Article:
New rules could make CT run-fest

Early summer conditions in England are supposed to favour swing and seam and make attacking strokeplay a risky proposition

Written by Siddhartha Sharma | Published: June 4, 2013 1:23:12 am

Early summer conditions in England are supposed to favour swing and seam and make attacking strokeplay a risky proposition. But the warm-up games for the Champions Trophy and the ODI series between England and New Zealand have followed a very different script.

At Cardiff,Australia raced to a target of 257 with 11.1 overs to spare,with Shane Watson smashing the West Indies bowlers for a 98-ball 135. At Edgbaston,Sri Lanka made 333 and India chased it down easily,with Virat Kohli and Dinesh Karthik scoring brisk hundreds. At the Rose Bowl,Martin Guptill’s unbeaten 189 powered New Zealand to a massive 359 against a dazed England attack.

While it’s difficult to pinpoint one primary cause for this spurt of high scores,the new ODI rules — new balls from both ends; a maximum of four fielders outside the circle — might have something to do with it. Spinners,for one,have become easy targets with one less fielder on the boundary forcing them to adopt a defensive approach. Perhaps with this in mind,Australia didn’t field a single spinner in their first warm-up game.

Among the spinners who featured in these matches,Graeme Swann went for 61 in ten overs against New Zealand,while Rangana Herath gave away 44 in seven against India. Both are considered among the best spinners in the world. Amit Mishra and Sachitra Senanayake,likewise,conceded more than a run a ball. Ravichandran Ashwin,Ravindra Jadeja and Sunil Narine,who finished with economy rates below six an over,didn’t take a wicket between them in 25 overs.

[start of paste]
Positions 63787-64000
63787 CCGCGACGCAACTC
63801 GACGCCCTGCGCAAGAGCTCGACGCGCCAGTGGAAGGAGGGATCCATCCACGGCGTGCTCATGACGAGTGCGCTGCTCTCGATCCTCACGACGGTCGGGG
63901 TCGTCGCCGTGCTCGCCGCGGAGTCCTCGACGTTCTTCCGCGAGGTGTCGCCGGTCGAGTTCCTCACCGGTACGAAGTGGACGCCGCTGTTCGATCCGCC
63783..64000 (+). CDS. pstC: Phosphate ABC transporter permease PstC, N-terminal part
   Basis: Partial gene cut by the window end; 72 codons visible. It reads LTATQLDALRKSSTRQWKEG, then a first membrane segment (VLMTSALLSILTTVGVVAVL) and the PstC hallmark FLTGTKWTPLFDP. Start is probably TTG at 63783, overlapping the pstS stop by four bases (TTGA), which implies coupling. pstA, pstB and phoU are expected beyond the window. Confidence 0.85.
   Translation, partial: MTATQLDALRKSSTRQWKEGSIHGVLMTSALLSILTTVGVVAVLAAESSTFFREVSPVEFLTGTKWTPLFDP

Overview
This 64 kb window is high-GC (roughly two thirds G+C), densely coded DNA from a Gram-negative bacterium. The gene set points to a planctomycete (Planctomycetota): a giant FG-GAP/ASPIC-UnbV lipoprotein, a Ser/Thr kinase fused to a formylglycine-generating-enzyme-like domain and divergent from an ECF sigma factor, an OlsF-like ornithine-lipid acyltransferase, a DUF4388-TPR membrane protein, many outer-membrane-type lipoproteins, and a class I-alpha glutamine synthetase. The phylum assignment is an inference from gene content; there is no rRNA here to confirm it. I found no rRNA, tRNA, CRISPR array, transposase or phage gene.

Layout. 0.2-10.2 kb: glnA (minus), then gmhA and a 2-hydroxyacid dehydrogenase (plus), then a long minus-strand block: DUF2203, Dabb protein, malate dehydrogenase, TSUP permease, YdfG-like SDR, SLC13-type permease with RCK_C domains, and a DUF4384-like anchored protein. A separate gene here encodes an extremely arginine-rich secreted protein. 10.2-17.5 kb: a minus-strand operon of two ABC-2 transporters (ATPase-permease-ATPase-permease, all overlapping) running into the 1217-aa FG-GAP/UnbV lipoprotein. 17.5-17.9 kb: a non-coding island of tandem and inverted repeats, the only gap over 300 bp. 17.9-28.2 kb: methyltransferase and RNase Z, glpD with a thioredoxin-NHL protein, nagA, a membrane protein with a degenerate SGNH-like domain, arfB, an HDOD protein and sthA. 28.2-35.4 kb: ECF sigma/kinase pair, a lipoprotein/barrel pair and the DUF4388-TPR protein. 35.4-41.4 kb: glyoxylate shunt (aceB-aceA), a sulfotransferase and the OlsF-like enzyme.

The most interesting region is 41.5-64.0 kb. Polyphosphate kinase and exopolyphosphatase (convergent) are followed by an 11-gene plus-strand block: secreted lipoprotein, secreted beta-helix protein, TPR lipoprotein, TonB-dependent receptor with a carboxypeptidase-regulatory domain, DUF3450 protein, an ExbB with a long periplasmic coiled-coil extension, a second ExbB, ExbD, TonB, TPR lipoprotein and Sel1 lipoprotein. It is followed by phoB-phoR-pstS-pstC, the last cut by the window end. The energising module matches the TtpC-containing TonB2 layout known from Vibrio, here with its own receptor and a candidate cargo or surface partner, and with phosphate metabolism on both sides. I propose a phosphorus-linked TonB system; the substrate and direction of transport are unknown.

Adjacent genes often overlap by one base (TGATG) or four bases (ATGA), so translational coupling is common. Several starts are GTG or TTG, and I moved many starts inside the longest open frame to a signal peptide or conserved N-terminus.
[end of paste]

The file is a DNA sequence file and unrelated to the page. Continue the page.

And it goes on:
The pacers,somewhat counter-intuitively,were even more expensive. With conditions not assisting them in any way,the new balls proved more of a hindrance than an asset. The balls stayed hard,and continued to come on to the bat and feed the expanded repertoire of the modern batsmen on show,all boasting a range of scoops,uppercuts and lofted drives. All the factors that made the old white ball so hard to hit in ODIs of the not-too-distant past — the softening (which was such an asset to anyone with a good slower ball),the potential for reverse swing — were absent.

The Champions Trophy could well follow a similar pattern,and big scores could be the order of the day. The bowling attack that adapts best to the changed circumstances of ODI cricket could well prove the difference between a set of otherwise evenly matched sides.

(Siddhartha is a senior correspondent based in New Delhi)

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